The 2019 Word of the Year was inspired by growing calls for a legislated Indigenous 'Voice to Parliament'.

Voice: a formal channel for Indigenous input into the making of laws and policies affecting Aboriginal and Torres Strait Islander people.

The term voice has been given a major shout-out from the nation’s premier word watchers, being named by the Australian National Dictionary Centre as Australia’s 2019 Word of the Year.

Each year the Centre, based at The Australian National University (ANU), picks a word or expression that has gained prominence in the national conversation in the last 12 months.

According to Director Dr Amanda Laugesen, the idea of an Indigenous voice to parliament’ came to national attention following the Uluru Statement from the Heart, which called for a ‘First Nations Voice’ to be enshrined in the Australian Constitution.

“We saw voice increase considerably in usage through 2019; it was also central to our public debate,” Dr Laugesen said.

“The issue was reignited by Minister for Indigenous Australians Ken Wyatt, who proposed a legislated voice to government, prompting heated discussion about what form a voice should take, and what it means.

“Professor Marcia Langton has noted this lack of definition in the debate about voice, and called for much more precise language to be used.”

Voice was chosen from a shortlist of prominent terms.

“From our list we like to choose a term that is distinctively Australian,” Dr Laugesen said. “Voice was the front runner.”

The words on the shortlist reflect a number of events that had an impact in 2019.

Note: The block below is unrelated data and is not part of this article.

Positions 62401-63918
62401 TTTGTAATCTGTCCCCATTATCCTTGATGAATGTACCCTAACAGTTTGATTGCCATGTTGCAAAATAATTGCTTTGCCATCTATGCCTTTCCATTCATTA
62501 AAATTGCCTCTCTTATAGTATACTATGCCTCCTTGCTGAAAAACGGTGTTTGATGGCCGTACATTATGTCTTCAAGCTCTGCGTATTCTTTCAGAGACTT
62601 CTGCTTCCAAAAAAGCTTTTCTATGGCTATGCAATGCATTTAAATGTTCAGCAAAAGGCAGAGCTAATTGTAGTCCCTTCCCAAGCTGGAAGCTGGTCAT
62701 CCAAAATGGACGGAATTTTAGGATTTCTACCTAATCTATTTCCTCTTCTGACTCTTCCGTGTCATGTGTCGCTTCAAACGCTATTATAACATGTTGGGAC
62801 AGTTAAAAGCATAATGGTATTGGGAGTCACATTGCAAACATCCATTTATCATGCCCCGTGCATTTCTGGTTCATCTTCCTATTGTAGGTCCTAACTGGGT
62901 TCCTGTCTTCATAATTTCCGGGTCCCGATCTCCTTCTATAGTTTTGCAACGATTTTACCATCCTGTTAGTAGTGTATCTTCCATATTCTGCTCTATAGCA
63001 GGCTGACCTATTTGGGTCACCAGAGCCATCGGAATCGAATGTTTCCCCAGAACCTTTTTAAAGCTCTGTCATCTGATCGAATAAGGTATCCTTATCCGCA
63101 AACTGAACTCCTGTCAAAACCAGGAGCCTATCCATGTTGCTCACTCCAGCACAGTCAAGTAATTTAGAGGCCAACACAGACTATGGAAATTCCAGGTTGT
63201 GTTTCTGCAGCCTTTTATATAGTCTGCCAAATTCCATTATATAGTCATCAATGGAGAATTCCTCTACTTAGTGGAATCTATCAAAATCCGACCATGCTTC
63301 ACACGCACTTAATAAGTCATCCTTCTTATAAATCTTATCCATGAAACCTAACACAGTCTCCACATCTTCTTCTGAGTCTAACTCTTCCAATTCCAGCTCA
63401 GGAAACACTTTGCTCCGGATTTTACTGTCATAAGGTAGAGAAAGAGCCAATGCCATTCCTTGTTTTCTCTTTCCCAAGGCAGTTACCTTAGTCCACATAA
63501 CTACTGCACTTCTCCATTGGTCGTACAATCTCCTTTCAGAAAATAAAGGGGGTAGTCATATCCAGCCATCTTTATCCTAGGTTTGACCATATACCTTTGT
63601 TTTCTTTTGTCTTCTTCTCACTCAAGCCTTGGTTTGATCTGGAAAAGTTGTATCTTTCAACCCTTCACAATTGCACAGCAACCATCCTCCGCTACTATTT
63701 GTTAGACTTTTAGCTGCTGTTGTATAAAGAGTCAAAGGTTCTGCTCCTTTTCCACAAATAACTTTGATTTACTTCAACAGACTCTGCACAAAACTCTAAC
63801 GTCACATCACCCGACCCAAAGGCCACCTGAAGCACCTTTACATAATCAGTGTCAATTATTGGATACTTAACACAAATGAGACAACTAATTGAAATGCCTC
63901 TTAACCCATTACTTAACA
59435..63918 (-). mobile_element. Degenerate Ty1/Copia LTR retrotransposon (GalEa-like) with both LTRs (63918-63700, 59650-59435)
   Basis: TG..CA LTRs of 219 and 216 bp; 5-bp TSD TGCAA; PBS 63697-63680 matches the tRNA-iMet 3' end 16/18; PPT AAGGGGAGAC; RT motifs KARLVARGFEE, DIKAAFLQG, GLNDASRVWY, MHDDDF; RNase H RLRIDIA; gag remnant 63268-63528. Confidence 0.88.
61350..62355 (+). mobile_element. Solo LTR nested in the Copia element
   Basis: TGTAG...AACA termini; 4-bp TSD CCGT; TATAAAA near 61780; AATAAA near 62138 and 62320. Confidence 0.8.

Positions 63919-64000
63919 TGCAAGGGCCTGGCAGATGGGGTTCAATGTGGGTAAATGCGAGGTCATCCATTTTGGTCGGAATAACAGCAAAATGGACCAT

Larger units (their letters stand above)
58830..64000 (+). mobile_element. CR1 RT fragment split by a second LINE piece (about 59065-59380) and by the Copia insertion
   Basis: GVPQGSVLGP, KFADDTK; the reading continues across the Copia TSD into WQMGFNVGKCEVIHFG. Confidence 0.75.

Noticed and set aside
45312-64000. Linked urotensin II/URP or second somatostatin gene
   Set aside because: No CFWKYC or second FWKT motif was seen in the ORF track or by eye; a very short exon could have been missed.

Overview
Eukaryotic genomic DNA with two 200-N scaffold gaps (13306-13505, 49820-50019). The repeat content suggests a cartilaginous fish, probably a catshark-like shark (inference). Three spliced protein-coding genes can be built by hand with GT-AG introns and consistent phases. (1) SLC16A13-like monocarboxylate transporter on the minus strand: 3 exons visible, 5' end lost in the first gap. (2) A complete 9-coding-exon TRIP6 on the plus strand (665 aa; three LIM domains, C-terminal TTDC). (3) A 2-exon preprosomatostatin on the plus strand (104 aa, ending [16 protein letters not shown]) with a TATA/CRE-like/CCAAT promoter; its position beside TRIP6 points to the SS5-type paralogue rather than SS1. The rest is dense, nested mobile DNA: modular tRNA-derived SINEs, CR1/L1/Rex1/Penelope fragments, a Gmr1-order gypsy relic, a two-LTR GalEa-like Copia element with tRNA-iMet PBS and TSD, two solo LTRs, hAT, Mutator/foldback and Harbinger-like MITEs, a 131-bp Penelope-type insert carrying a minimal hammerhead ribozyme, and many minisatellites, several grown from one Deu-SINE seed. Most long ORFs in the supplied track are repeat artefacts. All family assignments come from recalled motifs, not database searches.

“Climate-related terms were significant this year,” Dr Laugesen said. 

“Fish kill was a term we became familiar with after seeing fish die at Menindee Lakes in January.

“Climate emergency, Oxford Dictionaries’ international Word of the Year, increased considerably in usage in Australia throughout 2019. Both of these made our shortlist.”

The full 2019 shortlist includes:

  • climate emergency: the immediate threat posed by climate change and global warming.
  • fish kill: the sudden death of a large number of fish in a single event.
  • influencer: a person who uses their profile on social media to promote products and services.
  • quiet Australians: those Australians regarded as holding moderate opinions but who are unlikely to express them publicly.

The Australian National Dictionary Centre undertakes research into Australian English in partnership with Oxford University Press Australia and New Zealand, and edits Oxford’s Australian dictionaries.

Oxford University Press is a department of the University of Oxford. It furthers the University’s objective of excellence in research, scholarship, and education by publishing worldwide. OUP is the world’s largest university press with the widest global presence.

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